• You've mixed up the HIS5550 and HIS5570 end-on port pictures I think. You state the 5550 GDDR5 has no VGA and one is shown and vice-versa for the 5570 GDDR5. In fact it looks like quite few of the pictures are misplaced.
  • edlight
    When you do the HQV tests, could you investigate drivers? They have a desktop color and a video (movies) section. With my 4670, it's not always clear which videos the video section works on. It varies between Win 7 and XP. Basically it works on movies in the overlay, and/or players with hardware acceleration turned on. In Win 7 it works on the flash videos, in XP it doesn't. In XP in video you can adjust Gamma, in Win 7 you can't. In XP the brightness etc. adjustment in video is independent from the desktop. In Win 7 desktop adjustments to brightness etc. affect the videos, even in the overlay. In XP the Dynamic Contrast button is there, but does nothing.

    After driver 10.4, in XP, video brightness and other adjustments just don't work. If you want to adjust the video you have to go back to 10.4.

    Contrast this with nvidia. As far as I know, their drivers work properly, with Gamma adjustment for video, and video brightness etc. separated from desktop brightness etc.

    But, in the last nvidia drivers I tried, there are problems with profiles. While you're in video, you can't save the settings as a profile. You have to go to desktop. Then you can save them. You used to be able to right-click on the tray icon and select your profiles. In the last nvidia driver I checked, you couldn't do that. At least you can do that in the ATI drivers. You can't sort the darn things, though.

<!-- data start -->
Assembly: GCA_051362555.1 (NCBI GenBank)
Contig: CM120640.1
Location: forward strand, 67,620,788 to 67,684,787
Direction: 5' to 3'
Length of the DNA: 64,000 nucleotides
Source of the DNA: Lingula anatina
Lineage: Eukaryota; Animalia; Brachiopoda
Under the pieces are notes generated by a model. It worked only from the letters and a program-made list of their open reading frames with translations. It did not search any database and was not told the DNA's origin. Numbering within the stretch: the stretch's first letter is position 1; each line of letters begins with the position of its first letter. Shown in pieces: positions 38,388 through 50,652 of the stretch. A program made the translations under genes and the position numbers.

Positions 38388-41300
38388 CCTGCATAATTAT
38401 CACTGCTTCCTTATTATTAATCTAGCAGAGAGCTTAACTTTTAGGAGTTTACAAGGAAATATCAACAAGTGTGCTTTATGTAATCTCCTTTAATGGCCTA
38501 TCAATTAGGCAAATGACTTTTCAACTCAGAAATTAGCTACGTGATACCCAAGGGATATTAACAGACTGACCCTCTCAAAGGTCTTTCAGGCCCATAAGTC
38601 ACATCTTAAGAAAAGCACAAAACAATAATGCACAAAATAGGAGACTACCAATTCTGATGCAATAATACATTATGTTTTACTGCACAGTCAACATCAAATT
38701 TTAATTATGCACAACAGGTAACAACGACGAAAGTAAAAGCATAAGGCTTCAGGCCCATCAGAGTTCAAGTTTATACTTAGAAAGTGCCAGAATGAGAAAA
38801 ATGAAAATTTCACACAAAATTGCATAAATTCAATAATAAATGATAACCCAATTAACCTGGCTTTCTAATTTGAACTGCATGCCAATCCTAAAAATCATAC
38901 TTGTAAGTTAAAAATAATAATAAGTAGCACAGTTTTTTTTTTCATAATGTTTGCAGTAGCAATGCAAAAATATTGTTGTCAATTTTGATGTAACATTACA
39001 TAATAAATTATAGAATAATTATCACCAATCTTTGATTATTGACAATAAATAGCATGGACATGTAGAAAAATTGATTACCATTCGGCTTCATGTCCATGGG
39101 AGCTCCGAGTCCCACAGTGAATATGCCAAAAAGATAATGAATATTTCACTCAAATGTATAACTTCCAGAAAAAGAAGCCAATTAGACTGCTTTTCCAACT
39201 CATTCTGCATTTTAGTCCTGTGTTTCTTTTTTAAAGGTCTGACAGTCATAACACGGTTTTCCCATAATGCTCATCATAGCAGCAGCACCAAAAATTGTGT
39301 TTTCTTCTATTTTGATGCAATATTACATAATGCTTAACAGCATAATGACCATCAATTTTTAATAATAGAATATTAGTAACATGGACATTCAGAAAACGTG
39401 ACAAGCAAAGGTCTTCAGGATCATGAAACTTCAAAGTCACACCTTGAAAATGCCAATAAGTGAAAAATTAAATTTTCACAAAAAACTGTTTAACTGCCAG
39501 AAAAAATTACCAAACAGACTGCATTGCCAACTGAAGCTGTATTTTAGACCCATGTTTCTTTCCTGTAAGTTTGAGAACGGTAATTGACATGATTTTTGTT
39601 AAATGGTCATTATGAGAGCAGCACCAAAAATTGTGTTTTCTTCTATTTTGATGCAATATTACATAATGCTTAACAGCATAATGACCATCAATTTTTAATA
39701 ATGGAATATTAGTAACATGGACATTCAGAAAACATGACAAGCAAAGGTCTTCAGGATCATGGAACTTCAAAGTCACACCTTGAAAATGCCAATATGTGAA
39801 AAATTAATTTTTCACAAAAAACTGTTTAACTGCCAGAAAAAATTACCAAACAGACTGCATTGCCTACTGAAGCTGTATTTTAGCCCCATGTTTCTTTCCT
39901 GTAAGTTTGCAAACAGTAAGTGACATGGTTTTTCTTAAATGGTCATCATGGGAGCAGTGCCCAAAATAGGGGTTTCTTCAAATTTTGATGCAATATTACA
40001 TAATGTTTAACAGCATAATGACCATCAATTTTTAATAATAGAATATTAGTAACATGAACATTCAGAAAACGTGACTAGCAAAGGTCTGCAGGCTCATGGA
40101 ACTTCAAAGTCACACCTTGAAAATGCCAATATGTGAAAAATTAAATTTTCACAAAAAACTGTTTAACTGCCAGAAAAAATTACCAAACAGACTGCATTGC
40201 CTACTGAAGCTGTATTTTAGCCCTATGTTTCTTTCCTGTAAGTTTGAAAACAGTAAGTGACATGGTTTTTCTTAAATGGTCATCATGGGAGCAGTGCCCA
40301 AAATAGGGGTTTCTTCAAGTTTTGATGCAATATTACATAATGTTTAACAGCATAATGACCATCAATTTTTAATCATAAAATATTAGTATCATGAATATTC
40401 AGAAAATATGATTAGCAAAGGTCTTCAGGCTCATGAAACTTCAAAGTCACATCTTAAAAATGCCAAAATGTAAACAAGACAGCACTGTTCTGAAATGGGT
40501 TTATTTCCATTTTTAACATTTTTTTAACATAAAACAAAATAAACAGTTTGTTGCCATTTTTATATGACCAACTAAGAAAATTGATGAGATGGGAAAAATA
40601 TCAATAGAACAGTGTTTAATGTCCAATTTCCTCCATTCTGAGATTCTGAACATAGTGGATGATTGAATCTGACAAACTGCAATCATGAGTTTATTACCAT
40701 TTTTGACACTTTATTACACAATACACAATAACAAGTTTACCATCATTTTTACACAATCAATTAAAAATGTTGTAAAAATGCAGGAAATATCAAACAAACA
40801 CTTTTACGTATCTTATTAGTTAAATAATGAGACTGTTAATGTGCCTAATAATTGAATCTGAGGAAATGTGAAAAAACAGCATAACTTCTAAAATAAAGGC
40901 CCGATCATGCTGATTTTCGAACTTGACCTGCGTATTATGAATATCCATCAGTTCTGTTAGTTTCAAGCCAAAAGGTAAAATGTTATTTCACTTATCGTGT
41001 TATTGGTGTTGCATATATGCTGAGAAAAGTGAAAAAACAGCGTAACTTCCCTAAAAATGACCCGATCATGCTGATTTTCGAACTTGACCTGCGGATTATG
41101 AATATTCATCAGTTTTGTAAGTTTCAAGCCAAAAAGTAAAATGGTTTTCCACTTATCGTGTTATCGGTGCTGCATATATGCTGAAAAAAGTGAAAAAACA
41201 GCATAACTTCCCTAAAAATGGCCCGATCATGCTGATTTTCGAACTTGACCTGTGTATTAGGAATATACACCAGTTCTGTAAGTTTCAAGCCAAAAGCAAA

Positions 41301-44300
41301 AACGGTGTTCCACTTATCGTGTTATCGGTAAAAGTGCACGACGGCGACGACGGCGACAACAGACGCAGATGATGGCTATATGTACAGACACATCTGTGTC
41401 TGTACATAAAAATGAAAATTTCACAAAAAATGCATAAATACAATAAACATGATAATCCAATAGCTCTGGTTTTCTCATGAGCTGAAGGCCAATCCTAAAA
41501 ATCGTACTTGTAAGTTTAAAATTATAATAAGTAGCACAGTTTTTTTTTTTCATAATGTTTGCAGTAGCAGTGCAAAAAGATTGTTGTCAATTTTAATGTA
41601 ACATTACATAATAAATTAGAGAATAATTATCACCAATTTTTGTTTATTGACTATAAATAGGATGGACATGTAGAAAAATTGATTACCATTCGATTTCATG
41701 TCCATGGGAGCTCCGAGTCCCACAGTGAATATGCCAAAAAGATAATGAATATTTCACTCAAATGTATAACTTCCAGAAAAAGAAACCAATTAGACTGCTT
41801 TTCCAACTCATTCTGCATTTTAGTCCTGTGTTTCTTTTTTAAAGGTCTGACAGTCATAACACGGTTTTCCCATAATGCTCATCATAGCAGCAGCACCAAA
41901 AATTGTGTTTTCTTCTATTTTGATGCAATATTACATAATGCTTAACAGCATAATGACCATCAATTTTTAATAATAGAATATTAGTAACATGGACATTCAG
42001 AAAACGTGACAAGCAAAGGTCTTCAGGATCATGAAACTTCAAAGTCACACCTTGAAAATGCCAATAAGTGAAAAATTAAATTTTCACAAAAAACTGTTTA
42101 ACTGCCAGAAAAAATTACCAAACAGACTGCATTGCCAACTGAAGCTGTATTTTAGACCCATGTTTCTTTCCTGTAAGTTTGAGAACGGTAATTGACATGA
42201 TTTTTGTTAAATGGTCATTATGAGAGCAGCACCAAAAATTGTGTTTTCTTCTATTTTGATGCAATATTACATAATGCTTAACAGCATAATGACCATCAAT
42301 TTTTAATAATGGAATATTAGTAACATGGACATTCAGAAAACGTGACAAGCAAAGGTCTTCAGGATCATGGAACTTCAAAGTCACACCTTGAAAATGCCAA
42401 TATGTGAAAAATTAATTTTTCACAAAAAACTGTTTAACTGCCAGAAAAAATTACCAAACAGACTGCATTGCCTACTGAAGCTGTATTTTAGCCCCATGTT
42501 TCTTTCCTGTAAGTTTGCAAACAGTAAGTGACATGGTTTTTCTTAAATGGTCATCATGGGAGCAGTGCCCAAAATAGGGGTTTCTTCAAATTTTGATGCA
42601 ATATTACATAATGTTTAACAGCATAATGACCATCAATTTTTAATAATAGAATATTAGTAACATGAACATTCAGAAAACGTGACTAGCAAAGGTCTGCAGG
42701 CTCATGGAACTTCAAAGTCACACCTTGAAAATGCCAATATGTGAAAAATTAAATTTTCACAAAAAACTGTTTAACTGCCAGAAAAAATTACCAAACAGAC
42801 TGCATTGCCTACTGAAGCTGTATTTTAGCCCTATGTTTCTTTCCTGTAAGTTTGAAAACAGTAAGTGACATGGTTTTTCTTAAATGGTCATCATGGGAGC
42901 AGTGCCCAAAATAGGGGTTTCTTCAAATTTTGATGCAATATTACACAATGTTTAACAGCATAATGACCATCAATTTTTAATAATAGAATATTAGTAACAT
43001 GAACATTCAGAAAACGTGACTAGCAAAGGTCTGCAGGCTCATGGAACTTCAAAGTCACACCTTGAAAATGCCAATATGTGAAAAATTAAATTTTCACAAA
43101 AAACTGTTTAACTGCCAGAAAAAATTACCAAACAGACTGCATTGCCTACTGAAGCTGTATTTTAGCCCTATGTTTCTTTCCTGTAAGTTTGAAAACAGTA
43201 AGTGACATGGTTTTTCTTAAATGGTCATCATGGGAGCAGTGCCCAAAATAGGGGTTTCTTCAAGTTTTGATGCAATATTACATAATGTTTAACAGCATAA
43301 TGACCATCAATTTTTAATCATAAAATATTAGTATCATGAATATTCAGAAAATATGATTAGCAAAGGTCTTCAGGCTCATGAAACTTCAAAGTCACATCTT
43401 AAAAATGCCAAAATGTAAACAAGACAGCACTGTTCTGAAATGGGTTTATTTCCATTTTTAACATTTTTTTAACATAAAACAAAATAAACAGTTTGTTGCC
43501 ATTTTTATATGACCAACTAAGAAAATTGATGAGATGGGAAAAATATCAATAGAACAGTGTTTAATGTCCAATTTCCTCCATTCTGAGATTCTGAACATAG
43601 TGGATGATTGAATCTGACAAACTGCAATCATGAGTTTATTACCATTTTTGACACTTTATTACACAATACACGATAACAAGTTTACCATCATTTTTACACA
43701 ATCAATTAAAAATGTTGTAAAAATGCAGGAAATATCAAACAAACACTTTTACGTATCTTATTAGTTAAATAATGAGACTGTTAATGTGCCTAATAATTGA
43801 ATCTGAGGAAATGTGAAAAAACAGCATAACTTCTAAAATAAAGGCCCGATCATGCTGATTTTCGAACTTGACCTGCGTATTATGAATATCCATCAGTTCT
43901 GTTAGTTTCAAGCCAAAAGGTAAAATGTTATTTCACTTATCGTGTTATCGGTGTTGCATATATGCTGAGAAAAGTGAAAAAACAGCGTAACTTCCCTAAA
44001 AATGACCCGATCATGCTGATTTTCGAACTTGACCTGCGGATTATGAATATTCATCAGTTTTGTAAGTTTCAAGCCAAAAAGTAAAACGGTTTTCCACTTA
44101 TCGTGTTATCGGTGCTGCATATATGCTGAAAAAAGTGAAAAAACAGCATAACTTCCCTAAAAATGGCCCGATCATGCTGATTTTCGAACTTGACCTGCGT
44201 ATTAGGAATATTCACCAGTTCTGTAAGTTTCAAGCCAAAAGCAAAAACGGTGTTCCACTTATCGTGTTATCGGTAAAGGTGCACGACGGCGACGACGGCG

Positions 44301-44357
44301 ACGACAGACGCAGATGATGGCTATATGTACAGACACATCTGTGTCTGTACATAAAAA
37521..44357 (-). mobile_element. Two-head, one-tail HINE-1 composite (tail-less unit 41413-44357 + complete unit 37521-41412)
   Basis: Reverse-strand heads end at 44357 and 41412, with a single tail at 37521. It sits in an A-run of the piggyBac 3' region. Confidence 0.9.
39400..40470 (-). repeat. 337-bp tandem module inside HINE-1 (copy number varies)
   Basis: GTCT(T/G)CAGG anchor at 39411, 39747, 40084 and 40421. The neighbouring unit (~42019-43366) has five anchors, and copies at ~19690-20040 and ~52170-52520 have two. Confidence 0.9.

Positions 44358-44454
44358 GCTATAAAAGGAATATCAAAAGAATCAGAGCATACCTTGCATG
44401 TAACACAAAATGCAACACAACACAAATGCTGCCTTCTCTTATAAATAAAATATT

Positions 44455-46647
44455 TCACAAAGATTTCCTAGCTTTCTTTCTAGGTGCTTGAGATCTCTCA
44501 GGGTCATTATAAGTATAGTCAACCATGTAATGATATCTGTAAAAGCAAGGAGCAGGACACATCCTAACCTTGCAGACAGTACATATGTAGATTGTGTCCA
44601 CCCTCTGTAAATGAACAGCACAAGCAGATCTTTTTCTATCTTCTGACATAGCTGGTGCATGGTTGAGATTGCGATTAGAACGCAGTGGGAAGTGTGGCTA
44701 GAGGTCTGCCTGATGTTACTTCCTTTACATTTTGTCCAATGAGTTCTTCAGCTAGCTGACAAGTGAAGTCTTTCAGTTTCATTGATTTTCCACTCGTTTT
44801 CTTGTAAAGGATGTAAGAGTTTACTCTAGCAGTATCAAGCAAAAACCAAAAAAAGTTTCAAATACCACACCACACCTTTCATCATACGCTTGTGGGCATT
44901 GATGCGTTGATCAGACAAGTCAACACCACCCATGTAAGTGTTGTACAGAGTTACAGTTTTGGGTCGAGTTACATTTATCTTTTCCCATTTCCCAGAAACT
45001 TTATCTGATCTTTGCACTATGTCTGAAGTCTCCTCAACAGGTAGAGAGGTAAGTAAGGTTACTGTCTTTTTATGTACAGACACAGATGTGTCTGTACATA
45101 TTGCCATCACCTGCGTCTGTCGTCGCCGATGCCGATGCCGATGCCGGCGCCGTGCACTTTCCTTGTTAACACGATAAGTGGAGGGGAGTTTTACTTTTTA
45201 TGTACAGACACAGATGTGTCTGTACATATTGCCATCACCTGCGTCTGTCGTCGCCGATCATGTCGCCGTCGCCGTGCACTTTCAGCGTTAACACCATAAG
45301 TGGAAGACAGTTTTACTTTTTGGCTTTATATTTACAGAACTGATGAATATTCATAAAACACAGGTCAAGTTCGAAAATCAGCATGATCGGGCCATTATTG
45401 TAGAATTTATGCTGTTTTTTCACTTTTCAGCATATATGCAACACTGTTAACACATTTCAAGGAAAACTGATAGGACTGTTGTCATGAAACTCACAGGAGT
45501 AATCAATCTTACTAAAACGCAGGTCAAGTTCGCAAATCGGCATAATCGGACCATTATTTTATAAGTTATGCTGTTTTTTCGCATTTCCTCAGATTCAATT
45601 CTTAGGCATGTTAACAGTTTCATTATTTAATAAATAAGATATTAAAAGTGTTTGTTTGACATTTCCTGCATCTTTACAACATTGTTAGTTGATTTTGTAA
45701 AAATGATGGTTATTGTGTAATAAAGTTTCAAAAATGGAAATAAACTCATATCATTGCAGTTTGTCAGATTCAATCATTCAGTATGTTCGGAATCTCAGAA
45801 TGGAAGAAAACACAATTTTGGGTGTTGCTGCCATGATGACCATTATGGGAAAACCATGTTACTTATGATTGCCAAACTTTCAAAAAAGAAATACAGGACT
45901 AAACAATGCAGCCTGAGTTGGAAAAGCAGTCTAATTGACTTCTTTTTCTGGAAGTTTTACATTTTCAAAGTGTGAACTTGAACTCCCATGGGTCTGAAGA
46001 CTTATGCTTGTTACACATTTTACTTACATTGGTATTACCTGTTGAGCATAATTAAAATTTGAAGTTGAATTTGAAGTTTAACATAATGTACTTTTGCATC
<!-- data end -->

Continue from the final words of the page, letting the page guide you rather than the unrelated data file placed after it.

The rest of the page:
So, to select a profile in nvidea you'd always have to open the control panel. In ATI, if you've come upon a dark video and you have several profiles to try on it, it's fast and easy by right-clicking in the tray.

    I don't think the programmers actually use the control panels themselves. Such awful logic!

    One last thing I'd like to know from the coming article is if the nvidia video section works on flash videos (with the 10.1 flash) in XP. It must in Win 7.
  • dconnors
    welshmousepkcrysis 2 'on the horizon'? either you have not heard the terrible news, or you are a far more patient man than I.
    I would say anything under a year is "on the horizon" so a March 2011 street date lines up pretty well with that statement.

  • LordConrad
    Wrong connector picture for the HIS 5570?
  • LordConrad
    Or maybe the caption is wrong...
  • Onus
    I would like to have seen the HD4670 in the benchmarks; I think that is more likely competition than the HD4650, which was beaten pretty badly.
  • belardo
    Yeah, the 4670 does belong on this benchmark article, but for the most part - the 5570 OC is on par with a standard 4670. Give or take.

    But what really belongs here is the 5450!

    That would show how much MORE powerful the 5550/70 cards are... Yeah I know, about 4x... but still it should be there. Maybe the 5470 will come out ;)

    Current pricing of the lower 5000 & 4000 series (Order of performance)
    5450 = $40~70 ($55+ = 1GB useless versions)
    4650 = $50~80
    5550 = $65~90 (DDR2 or DDR3 ver)
    5570 = $70~90 (DDR3)
    4670 = $70~90
    5670 = $85~105
    5750 = $125~150 (Ouch - considering they cost less to make that 4670s)

    First, when it comes to DX11 games, they are too much for the 5550 and below - but under DX10 - they do pretty good. So for your $70~75, you might as WELL buy the 4670 over the 5550s and 5570-DDR3. Now if the the 5550-DDR5 sells for the same price or less of a 4670, then it maybe worth it.

    Considering the age of these cards, the 5670 should be $80~90... as it doesn't touch the $100 4850! But the 4850 & 57xx requires more power/bigger PSUs.

    A non-eyeinfinity version of a 5750 for $100 would be a sweat card to get that would hammer the nail into the 4800 series.